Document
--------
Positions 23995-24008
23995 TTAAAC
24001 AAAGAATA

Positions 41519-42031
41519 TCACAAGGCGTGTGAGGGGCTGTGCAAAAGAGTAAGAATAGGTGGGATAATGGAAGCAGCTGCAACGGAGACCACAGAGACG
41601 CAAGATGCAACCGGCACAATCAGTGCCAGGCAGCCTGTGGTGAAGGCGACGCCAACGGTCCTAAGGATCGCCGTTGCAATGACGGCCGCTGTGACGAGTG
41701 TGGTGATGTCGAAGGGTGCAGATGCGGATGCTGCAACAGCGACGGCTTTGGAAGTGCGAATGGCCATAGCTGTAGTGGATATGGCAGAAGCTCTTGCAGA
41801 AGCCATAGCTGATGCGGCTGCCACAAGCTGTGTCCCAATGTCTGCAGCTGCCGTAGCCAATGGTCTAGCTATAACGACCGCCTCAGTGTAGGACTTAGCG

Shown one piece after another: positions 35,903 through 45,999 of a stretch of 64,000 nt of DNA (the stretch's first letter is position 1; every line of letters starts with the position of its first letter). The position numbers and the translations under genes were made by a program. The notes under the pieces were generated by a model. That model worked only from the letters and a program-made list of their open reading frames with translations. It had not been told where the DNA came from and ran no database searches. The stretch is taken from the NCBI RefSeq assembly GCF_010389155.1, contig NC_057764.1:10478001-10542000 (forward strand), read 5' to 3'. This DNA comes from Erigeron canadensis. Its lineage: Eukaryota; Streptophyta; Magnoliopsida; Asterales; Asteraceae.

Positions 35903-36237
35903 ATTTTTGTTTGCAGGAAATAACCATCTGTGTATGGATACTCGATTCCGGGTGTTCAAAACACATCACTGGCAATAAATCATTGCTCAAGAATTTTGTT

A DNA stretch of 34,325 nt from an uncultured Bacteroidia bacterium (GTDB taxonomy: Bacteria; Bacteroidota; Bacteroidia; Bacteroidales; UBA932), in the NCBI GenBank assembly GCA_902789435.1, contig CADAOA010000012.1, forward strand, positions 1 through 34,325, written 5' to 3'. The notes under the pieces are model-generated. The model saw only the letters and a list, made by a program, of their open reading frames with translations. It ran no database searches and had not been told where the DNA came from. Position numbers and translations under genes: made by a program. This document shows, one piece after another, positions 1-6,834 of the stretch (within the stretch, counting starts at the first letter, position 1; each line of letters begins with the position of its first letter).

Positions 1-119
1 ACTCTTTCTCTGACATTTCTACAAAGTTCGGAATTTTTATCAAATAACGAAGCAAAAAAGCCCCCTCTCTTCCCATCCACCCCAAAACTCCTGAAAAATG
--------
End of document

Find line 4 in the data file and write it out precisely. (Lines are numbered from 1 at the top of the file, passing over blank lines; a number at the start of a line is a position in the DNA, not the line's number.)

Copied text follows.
Positions 41519-42031